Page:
The lumber industry’s importance to the Franklin County region cannot be overlooked as the area is home to a number of lumber-related companies and manufacturers. It’s a solid contributor to the region’s economy and will continue to be as suppliers to homebuilding and professional contractors.
As an example, a hardwood-cherry lumber manufacturer recently agreed to take over a long-abandoned factory in Mercersburg, Pennsylvania. The move will eventually lead to more than 40 new jobs in the region with the company’s plan to produce kiln-dried black cherry lumber by January.
Employees in lumber manufacturing and lumberyards, though, routinely face work-related hazards as they use various saws and heavy machinery. This is why it is so important these companies focus on safety awareness and require their workers to wear the proper personal protective equipment such as hard hats, safety goggles and hearing protection.
Some of the more dangerous hazards
Here is a list of some of the most dangerous hazards faced by workers in the lumber-related industry:
- Operating forklifts: Nearly 100,000 people are injured each year stemming from the misuse of a forklift. Forklifts are commonly used in lumber manufacturing and the lumberyard industry to move materials. Training as to how to properly use a forklift must be a priority in order to minimize accidents and ensure a knowledgeable staff. The forklifts also should be regularly inspected. Operators also should know the weight and dimensions of the loads and whether they can be safely lifted and moved.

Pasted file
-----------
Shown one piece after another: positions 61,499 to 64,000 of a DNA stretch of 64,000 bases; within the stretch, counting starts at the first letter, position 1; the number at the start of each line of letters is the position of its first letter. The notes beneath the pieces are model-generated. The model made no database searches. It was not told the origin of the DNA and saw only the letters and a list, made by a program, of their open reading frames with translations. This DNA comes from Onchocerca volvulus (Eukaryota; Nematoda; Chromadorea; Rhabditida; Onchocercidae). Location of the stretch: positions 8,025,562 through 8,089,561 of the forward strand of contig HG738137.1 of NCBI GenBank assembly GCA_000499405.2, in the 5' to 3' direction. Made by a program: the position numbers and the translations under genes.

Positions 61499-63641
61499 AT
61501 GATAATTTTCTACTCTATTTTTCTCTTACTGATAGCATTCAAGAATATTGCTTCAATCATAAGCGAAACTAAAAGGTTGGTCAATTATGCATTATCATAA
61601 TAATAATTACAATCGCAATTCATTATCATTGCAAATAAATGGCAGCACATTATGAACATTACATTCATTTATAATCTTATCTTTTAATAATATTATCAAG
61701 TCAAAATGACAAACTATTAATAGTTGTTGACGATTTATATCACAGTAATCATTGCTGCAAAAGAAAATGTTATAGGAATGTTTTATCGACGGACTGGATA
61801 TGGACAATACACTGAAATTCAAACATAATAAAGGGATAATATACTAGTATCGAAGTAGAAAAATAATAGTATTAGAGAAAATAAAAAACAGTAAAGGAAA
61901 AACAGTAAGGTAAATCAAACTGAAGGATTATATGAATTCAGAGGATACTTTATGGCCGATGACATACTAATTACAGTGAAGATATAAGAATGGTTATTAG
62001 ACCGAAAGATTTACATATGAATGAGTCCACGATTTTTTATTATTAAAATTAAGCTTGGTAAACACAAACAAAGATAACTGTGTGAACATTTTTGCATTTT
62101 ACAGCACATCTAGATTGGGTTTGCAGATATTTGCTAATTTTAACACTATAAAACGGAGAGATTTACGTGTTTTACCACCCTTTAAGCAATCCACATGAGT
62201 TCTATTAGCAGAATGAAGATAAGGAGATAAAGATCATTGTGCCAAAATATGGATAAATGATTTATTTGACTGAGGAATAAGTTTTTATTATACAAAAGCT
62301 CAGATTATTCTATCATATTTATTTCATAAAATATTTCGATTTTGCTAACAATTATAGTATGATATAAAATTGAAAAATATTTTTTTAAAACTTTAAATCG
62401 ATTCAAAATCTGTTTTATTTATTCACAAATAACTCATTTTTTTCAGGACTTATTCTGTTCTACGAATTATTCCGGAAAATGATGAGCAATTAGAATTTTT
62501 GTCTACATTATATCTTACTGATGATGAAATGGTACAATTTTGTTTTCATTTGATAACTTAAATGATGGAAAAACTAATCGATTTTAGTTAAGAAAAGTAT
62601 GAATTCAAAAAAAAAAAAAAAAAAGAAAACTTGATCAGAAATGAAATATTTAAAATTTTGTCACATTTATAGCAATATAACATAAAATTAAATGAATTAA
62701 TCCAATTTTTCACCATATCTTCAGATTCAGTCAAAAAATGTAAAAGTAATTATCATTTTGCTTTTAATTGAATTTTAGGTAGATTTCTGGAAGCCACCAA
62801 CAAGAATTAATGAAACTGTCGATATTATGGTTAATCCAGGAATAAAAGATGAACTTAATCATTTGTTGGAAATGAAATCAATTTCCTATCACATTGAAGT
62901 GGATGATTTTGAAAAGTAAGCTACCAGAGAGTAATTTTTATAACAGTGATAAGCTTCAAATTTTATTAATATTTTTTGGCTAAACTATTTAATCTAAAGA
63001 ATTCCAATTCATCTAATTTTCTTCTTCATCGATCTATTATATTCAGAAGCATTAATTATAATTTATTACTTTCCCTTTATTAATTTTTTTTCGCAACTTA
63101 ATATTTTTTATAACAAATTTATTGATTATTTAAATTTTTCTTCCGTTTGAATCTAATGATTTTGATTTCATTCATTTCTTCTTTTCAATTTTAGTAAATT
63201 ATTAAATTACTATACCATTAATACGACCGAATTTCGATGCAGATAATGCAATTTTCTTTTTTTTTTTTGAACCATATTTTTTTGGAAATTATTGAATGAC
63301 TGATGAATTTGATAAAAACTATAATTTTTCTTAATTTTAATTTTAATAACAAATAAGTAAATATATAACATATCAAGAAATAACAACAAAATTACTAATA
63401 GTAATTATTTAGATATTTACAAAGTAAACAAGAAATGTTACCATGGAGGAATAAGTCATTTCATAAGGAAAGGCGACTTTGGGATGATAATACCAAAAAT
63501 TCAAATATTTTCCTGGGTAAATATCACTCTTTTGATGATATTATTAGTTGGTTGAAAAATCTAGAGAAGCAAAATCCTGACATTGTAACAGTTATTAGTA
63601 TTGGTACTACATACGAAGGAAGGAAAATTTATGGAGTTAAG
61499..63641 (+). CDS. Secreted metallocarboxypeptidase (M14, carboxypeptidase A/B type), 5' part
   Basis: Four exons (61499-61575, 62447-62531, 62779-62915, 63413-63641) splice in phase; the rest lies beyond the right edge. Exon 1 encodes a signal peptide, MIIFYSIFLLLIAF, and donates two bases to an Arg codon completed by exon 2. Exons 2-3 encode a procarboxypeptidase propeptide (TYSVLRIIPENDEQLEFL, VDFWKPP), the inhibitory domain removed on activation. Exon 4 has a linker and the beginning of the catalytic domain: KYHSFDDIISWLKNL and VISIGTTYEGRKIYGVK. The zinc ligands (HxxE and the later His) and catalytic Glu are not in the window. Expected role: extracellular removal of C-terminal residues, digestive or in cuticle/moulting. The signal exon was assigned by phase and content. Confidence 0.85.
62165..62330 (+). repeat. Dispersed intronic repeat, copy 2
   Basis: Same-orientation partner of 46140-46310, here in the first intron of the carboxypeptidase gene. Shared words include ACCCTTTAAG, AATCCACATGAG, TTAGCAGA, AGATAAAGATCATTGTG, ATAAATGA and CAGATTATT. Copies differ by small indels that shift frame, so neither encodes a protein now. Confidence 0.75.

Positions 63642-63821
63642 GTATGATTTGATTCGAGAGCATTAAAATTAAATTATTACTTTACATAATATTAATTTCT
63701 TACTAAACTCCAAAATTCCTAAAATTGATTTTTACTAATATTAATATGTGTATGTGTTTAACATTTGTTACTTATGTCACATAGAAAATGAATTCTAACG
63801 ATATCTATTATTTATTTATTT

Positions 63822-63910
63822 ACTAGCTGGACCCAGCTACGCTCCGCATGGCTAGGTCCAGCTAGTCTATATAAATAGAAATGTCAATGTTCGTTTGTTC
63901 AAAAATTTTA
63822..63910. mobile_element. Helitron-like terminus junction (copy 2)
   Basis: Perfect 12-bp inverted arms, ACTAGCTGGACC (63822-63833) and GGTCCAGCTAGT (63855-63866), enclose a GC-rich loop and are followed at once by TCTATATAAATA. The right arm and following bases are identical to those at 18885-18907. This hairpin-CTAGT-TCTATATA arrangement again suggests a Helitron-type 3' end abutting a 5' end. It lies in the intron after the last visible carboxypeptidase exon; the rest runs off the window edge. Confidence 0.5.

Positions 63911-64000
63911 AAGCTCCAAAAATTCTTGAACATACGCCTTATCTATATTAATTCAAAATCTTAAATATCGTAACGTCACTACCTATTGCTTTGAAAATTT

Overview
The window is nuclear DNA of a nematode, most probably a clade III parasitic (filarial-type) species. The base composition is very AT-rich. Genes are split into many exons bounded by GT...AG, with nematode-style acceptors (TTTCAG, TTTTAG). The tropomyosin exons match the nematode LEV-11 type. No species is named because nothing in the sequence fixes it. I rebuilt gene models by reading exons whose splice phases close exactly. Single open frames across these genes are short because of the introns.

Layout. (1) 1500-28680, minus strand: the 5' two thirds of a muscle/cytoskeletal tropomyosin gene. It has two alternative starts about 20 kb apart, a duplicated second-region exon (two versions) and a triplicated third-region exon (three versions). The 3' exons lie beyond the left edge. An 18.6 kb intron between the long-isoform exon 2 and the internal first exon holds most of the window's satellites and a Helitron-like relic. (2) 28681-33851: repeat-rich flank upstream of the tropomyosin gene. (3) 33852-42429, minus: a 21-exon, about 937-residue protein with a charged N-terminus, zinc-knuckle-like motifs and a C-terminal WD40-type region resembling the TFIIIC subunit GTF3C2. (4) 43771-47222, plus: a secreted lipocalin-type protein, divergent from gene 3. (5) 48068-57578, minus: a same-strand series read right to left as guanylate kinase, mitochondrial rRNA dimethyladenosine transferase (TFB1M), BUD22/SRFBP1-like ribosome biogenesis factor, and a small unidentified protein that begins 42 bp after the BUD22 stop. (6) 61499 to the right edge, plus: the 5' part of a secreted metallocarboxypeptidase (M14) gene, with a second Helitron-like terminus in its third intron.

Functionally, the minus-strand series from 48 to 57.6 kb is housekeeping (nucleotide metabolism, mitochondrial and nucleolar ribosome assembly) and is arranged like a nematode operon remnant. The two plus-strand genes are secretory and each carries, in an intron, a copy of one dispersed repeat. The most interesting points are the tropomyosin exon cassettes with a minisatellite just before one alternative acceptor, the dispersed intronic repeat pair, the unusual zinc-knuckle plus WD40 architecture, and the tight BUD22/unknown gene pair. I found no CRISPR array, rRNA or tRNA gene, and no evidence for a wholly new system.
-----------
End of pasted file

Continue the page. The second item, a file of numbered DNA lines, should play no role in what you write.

- Lockout/tagout: This refers to a safety measure geared toward ensuring dangerous machines are properly turned off and will not start up again before the maintenance or repair work are completed. There have been a number of accidents in which lumberyard workers have either been injured or killed when the equipment they were repairing suddenly started up.
- Falls: Lumberyard employees often work at dangerous heights, so it’s important to be familiar with the task and to work in pairs in a “buddy system.”
- Being struck by objects: Always be aware of your surroundings. A fatality occurred in March at a Franklin County manufacturer of log- and lumber-handling equipment. The teenage employee died after a heavy piece of machinery fell on him.
- Motor vehicle accidents: These can happen on-site when loading and transporting goods.
Safety training is key for workers in this industry, and it’s important that managers and supervisors make sure to implement such programs.